I’m pretty sure you folks all know I love to sew. I’ve rambled about it a number of times on the blog. Unfortunately, I haven’t really done much of it lately — largely because I don’t really have space to permanently set up my sewing machine. It’s kind of a pain in the butt to set my sewing space up in the kitchen, sew for a few hours, and then take it all back down because we need to eat. And unless I want to try to sew standing up, with the sewing machine perched on my giant dresser, there’s not really space to set it up in my craft room.
Not pictured: the messy bed with the cat sprawled on top of it, or the huge dresser covered in a mess of craft supplies.
Eventually I’ll have the space, since I’m planning on getting rid of the giant dresser (which takes up nearly an entire wall) and getting a much more reasonably sized one from Ikea at some point, and rearranging the furniture that’s left. However, that’s going to involve some help from friends and a trip up to Fishers to get a new dresser, and a number of other things that I can’t quite get done right away.
In the meantime, I figured out a space where I can semi-permanently set up my sewing machine! You’ll probably laugh, but hey, it’s working out pretty well for me.
My tiny sewing studio, complete with Super Mario trash can, motorcycle, and ugly garage floor. (I never said this was a glamorous studio!)
Yes, I’ve set up my sewing machine in the garage, of all places. Sure, it smells a little bit like motorcycle fumes when it gets warm in there, but I don’t mind it. I have both my sewing machine and my ironing board set up at the same time, and can switch between them easily — which is wonderful. When I try to set everything up in the kitchen, inevitably I end up tripping over something or knocking something over. I used to flop the ironing board on top of the washer and dryer, but since Ross and I got new ones last year with rounded tops, I can’t quite iron in the laundry room anymore.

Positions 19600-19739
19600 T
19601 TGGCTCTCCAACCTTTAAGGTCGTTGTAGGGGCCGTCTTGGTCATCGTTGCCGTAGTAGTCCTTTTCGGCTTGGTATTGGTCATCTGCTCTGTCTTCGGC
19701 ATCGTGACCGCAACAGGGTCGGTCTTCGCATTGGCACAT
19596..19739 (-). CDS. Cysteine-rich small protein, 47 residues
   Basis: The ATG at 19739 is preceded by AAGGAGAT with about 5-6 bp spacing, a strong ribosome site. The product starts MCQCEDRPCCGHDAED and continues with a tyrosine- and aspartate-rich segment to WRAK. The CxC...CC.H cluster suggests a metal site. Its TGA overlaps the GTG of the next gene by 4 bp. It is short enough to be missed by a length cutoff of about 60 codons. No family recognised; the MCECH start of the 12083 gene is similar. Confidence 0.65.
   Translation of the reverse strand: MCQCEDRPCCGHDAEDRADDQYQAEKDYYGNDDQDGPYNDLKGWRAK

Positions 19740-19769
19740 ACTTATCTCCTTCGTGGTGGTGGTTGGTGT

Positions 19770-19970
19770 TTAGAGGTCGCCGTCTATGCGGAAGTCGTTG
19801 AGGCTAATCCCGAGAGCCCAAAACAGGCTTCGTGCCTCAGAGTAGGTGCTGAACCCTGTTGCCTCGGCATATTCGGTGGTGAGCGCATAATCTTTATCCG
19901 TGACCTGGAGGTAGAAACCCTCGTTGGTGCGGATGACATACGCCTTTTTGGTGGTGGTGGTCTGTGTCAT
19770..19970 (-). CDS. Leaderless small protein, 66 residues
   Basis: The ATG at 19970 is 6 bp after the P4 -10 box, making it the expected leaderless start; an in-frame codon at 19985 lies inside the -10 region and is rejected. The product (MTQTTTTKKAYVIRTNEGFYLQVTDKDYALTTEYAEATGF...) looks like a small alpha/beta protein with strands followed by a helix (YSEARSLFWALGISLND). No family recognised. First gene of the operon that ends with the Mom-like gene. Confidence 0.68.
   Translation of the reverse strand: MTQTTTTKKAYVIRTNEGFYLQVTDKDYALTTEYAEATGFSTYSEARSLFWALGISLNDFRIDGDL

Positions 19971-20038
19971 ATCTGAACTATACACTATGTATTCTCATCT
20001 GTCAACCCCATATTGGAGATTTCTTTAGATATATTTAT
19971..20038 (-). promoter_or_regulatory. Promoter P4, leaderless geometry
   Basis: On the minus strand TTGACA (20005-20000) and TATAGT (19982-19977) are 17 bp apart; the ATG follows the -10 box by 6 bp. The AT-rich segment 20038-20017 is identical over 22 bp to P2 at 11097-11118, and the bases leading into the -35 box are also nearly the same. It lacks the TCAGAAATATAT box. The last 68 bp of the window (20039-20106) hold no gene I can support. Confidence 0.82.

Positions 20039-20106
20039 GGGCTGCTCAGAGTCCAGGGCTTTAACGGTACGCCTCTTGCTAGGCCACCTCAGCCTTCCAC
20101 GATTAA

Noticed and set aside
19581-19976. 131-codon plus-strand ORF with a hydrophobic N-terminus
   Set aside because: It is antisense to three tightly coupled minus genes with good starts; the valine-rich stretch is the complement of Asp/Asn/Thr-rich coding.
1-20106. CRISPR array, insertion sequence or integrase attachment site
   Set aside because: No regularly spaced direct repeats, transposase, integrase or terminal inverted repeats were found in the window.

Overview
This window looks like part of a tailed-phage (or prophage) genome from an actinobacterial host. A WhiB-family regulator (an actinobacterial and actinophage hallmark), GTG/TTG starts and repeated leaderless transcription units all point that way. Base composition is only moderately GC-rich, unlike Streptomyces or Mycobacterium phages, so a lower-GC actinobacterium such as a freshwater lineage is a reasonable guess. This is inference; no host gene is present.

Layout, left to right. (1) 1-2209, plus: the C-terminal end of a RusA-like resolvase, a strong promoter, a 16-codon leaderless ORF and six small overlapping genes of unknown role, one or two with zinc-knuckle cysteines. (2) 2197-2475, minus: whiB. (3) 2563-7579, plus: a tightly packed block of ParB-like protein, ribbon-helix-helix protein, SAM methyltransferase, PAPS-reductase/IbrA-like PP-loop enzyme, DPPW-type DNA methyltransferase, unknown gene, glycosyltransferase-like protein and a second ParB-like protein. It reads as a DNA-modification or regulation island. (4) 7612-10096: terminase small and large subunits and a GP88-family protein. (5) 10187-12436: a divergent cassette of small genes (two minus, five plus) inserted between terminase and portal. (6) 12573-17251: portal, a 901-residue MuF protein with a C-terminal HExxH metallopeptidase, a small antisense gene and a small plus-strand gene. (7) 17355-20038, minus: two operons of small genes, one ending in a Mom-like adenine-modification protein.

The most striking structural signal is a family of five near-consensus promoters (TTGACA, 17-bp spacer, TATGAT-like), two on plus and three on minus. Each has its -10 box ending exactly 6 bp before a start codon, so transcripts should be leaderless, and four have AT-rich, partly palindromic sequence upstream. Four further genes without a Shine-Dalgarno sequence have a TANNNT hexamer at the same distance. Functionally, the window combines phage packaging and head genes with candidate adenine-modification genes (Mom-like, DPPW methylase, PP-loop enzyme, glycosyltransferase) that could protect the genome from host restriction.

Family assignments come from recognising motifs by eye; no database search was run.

It’s actually not so bad, sewing in the garage. Sure, it doesn’t look glamorous at all, but since when do all craft rooms have to be shiny and pretty and Instagram-worthy? And I have the added benefit of being able to enjoy lots of fresh air, since I can just open up the garage door and practically be sewing outside.
Lapis: “can I help? 😀 “
Plus, that means I can sew with New Lapis! Who I’ll probably ramble about in more detail at a later date. After all, she is The Crafty Nerdmobile! (And once a month, she’s Lappy the LARPmobile too.)
Anyway, I’ve managed to put my sewing studio to good use so far — I’ve started work on a disappearing 9-patch quilt, and I’m to the part where I can start sewing the completed squares together.
The start of the disappearing 9-patch square — this is before I chopped it all up.
I’m really impressed with how these squares are coming out, on most of them the seams are lining up perfectly. I learned some new quilting techniques (or, more accurately, ironing techniques) that really helped with this. I didn’t know until recently that when you’re working with quilt squares, you shouldn’t iron them like you’d typically iron a shirt or other sewing projects. Instead, you just flop the iron down on the seam you want to press flat and let gravity do the work. I’ve been setting the iron on the seam for a few seconds, then lifting it and setting it further down, and it’s working out really well for me.
And here’s the square after! Doesn’t it look fantastic?
I think once I’m finished with this quilt, I might actually get working on the Sailor Moon quilt again – which also might end up being a disappearing 9-patch as well. This pattern is fun, and ends up looking really nice when it’s done. Not sure what I’ll do with either of these quilts when they’re finished, as I’m starting to run out of places to put them, but I’ll figure it out eventually.
I missed sewing.